I seem to fall, always, into the general idea that Karsh wasn't very good. Then I happen upon an exhibition of his work and I remember that it's not so at all, he was very good. Very good indeed. Now that I am old and sophisticated, perhaps it will stick this time around.
The pictures in this show are mostly black and whites, mainly of famous people. I gather that the exhibition will rotate prints in and out, which seems very confusing. If I read the notes properly, Karsh's widow gave a rather large collection to the National Portrait Gallery (why the US one? Karsh was Ottawa based. Surely the Canadians are annoyed!) and this is a subset of those. A few dozen portraits, including some very well known ones.
The dramatic light and large format gives us a wealth of the wrinkles and tiny features that we call "character" in every face. These are nothing like the traditional airbrushed messes we see from lower end commercial guys (Karsh was, after all, commercial). These are all a riot of details, both flattering and unflattering.
Post any of these on an internet forum, and you'd get a huge raft of shit. Plugged up blacks, chopped off limbs, hot spots all over the place. You really need more fill light. You ought to have a hair light. The framing is either too tight or way too loose. Blah blah blah blah. In short, these look nothing like Senior Portraits from LifeTouch Studios.
What Karsh accomplishes with these pictures is wildly beyond the reach of most amateurs, and most low end commercial portraitists. These pictures create a powerful impression that you, the viewer, know the subject a little. Indeed, many of these pictures did a great deal to create our conception of these people. Hitchcock is a haughty auteur, Churchill a glowering lion. This is of course a construct, this is the image of the subject that Karsh chose to make and to keep. Walt Disney was not an affable fellow at all, but this portrait makes us believe that he is.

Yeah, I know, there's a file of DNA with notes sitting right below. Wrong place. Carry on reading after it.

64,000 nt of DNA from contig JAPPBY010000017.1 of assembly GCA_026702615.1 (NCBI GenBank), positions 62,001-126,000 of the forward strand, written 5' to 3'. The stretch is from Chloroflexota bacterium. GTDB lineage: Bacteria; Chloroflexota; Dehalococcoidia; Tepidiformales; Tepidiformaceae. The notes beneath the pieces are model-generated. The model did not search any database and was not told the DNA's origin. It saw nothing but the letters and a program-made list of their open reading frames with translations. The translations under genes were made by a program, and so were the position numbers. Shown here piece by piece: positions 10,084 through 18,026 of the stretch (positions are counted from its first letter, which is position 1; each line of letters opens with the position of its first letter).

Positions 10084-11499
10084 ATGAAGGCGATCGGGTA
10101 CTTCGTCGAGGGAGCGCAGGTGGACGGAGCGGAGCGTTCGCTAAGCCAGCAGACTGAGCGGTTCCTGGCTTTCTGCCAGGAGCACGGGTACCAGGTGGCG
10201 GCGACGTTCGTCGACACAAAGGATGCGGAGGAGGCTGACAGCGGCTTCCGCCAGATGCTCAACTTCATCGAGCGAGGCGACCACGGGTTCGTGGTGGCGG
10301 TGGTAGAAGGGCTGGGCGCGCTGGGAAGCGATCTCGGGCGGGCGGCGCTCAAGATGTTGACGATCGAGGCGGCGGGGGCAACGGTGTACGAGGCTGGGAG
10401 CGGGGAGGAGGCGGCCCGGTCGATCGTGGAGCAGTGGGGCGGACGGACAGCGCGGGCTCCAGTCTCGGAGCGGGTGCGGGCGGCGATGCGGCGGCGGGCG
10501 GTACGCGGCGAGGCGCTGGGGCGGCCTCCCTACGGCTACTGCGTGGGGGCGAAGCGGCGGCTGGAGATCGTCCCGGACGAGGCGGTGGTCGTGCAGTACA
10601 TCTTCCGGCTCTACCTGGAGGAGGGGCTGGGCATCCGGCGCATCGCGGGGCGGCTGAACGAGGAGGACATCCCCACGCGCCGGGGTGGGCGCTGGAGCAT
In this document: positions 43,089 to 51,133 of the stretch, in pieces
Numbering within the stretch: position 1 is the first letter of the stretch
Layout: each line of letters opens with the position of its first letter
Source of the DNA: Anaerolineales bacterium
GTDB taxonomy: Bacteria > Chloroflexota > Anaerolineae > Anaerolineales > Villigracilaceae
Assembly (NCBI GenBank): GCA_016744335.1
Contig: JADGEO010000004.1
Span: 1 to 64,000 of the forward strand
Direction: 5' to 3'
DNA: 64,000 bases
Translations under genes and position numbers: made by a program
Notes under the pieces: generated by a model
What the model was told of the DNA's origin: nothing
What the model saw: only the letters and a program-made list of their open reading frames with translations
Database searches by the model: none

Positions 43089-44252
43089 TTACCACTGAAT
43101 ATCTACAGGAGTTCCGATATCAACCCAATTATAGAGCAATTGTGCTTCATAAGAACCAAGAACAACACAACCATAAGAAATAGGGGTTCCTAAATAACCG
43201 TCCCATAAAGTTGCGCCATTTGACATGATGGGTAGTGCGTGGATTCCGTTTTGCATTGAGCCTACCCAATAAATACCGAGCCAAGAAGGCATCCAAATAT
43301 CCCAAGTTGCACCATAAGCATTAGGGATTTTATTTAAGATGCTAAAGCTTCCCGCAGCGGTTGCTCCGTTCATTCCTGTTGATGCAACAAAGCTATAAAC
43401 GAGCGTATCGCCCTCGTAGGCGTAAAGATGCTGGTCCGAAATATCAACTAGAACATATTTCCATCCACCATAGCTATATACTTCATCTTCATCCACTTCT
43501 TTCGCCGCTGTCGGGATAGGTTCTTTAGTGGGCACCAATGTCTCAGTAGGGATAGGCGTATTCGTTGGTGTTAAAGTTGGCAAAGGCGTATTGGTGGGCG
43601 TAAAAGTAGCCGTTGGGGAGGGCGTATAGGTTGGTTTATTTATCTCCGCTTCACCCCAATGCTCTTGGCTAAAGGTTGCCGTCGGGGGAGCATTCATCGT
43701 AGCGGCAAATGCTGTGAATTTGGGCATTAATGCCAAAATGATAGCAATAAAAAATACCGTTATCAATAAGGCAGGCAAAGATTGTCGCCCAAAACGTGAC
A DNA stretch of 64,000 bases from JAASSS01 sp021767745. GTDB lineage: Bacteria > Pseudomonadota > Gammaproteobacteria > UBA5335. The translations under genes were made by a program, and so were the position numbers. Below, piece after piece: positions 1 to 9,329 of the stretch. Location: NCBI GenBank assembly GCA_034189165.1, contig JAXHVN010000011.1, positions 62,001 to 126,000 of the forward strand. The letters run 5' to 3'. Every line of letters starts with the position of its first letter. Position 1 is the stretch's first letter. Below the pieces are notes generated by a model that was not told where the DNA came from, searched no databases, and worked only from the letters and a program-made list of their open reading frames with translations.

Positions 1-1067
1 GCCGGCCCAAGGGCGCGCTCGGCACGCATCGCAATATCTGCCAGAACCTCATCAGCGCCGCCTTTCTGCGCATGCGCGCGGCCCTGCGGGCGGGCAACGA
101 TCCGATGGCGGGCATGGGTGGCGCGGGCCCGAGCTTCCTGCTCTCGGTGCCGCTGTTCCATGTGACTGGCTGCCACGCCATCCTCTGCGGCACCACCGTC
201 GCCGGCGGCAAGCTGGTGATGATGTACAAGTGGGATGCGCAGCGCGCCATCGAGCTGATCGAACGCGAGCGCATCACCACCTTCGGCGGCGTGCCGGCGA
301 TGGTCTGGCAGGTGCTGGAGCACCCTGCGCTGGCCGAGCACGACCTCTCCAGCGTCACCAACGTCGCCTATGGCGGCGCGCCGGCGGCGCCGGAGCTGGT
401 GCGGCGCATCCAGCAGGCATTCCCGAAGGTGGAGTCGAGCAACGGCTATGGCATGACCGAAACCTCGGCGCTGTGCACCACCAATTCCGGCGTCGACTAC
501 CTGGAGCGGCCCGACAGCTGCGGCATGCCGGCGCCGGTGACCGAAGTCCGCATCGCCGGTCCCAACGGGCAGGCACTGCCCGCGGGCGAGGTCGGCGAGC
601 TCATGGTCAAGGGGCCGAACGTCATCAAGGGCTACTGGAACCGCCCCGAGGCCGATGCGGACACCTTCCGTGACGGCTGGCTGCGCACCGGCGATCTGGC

I think, based on these pictures and on a short film I saw decades ago, that Karsh worked much like a street photographer does. Rather than soaking up the rhythms of the street and learning to feel its flows and patterns, Karsh instead worked with the subject in the same way. He must have learned the patterns, the ebb and flow of emotion and body language in the subject, and was then able to wait.. wait.. and then click at precisely the moment, the decisive moment, the moment when there was a picture, the picture, the one Karsh wanted.
A profile of Snowden I read recently suggests much the same of him.
It is this that separates a good portraitist from a bad one. All the lights in the world, all the strobist studying in the world, won't help you be good if you can't get in synch with the subject, if you can't press the button, click, at the decisive moment.
Conversely, if you can, any god damned lighting at all is fine.
Unfortunately, while lots of people will teach you a bunch of useless shit about lighting, skills that will launch your career right into the bottom end of the portrait market, nobody seems to have any insight into how to work with the subject.